1. The first is the cost of administration. Starting and administering a 401(k) does cost money, but it may not be as much as many business owners believe. Costs of plan administration are actually decreasing due to competition by plan custodians (investment brokers) who benefit from these investments under management. The incentive of more investments and therefore more investment fees means more competitive plan administration expenses. Administrative costs are not also required to be incurred by the business. Administrative costs for a plan may be paid by the plan sponsor, the plan participants or split between the two parties. More participants in the plan will also spread any costs paid by the plan over a larger group and therefore should be less cost per participant. These decisions will be include in plan documents and once again it is imperative the plan be administered in accordance with plan documents. Plan administration costs may increase when your plan reaches a certain size because the DOL may require an annual audit. If your plan has more than 100 employees eligible to participate (including employees eligible but not participating), speak to your plan administrator or other professional about ensuring your plan is in compliance with DOL regulations.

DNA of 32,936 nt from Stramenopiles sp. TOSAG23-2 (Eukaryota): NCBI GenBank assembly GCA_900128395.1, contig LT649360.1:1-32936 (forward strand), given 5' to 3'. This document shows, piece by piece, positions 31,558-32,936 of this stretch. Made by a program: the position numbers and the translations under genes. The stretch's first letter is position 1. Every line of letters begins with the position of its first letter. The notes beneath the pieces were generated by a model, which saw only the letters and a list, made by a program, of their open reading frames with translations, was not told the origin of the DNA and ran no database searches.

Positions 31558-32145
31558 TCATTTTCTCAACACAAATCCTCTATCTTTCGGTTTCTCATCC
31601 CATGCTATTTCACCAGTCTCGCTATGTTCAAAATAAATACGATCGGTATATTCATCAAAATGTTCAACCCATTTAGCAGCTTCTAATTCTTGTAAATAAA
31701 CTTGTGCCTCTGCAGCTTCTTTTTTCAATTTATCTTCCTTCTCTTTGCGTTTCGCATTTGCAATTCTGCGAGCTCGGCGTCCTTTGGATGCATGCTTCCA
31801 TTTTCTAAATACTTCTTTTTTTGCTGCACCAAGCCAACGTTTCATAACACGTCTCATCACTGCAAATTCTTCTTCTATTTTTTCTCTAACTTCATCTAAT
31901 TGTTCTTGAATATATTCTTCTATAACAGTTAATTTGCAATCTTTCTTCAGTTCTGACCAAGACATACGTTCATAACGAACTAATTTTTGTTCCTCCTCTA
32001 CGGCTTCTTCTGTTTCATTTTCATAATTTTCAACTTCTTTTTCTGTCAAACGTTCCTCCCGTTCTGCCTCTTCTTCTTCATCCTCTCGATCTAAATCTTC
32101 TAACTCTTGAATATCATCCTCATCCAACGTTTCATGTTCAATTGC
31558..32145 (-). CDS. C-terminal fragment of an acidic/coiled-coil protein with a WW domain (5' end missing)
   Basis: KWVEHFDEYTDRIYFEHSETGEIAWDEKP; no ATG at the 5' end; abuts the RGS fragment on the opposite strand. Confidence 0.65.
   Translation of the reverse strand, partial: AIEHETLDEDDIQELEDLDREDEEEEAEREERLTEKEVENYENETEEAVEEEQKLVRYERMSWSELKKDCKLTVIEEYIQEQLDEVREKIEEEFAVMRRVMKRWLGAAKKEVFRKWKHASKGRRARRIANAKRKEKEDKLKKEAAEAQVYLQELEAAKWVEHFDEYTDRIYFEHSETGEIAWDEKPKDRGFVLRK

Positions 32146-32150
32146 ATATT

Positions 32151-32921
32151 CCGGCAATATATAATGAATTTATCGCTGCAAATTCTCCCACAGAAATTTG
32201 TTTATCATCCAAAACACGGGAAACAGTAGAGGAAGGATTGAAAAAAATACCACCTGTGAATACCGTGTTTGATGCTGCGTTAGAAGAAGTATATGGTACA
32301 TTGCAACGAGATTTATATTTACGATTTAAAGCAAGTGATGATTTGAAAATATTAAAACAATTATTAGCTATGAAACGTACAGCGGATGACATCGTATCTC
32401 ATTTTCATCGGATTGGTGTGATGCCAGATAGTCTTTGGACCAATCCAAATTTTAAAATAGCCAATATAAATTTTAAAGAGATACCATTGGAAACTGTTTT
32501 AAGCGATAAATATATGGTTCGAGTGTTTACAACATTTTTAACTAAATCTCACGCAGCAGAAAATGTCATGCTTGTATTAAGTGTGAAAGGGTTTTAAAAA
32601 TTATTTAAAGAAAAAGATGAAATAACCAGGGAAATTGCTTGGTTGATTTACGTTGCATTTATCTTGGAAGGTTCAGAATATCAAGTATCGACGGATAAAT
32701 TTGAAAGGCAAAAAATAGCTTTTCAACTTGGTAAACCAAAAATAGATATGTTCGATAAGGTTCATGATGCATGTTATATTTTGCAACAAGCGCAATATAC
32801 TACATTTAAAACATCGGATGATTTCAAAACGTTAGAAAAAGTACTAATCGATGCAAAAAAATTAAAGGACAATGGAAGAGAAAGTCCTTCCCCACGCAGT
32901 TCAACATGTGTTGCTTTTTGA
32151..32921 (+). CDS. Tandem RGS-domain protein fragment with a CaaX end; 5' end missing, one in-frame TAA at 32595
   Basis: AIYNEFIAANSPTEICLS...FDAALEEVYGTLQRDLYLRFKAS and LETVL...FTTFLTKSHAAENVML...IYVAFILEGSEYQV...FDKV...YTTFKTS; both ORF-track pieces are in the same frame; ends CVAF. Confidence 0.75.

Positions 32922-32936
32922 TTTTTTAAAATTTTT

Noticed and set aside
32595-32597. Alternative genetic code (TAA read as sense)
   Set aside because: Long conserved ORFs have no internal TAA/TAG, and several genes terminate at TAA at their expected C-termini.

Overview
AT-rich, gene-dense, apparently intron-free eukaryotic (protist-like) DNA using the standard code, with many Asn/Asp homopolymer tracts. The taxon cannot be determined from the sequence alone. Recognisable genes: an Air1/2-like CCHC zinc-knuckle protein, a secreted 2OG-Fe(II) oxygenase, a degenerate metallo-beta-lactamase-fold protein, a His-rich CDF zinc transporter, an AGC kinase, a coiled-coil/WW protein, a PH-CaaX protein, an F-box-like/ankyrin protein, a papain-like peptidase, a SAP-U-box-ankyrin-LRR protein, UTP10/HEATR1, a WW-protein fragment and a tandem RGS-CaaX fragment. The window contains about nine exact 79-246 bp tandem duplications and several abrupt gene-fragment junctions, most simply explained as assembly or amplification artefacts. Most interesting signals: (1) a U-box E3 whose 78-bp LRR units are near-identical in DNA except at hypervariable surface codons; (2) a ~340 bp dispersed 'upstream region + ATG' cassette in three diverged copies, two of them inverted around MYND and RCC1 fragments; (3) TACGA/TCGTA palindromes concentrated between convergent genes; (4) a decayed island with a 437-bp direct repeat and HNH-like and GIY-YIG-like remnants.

2. The second component of cost relates to employer contributions to employee accounts. Generally, there is no requirement to make contributions to employee’s accounts. However, providing this additional incentive is a great way to get more employees to participate in the plan. Many employers incentivize employee participation in the form of a matching contribution. Matching contributions may be dollar for dollar or a fraction of employee contributions and capped at a maximum rate. Employers may also choose a standard contribution to eligible employees regardless of participation, or contribute based on years of experience and a variety of other ways. This benefit is typically paid to employee’s working over 1,000 during a year and employed at year end, and only paid to employees who have been employed longer than one year. Owners do not pay for short-term employment. They only contribute to employees who add value to the business. Employer contributions are subject to the plan’s stated vesting schedule, or stated term of employment before employees are eligible to keep employer contributions. Vesting is typically earned over a range of three to six years of service to the company. While employer contributions are not a required expense, it may be considered the largest benefit to having a plan, and many employers also feel good about helping their employees to save for retirement. In addition vesting incentivizes employees to stay with the company. Both administrative costs and employer contribution costs can be managed by utilizing the significant flexibility allowed under the 401(k) Plan structure.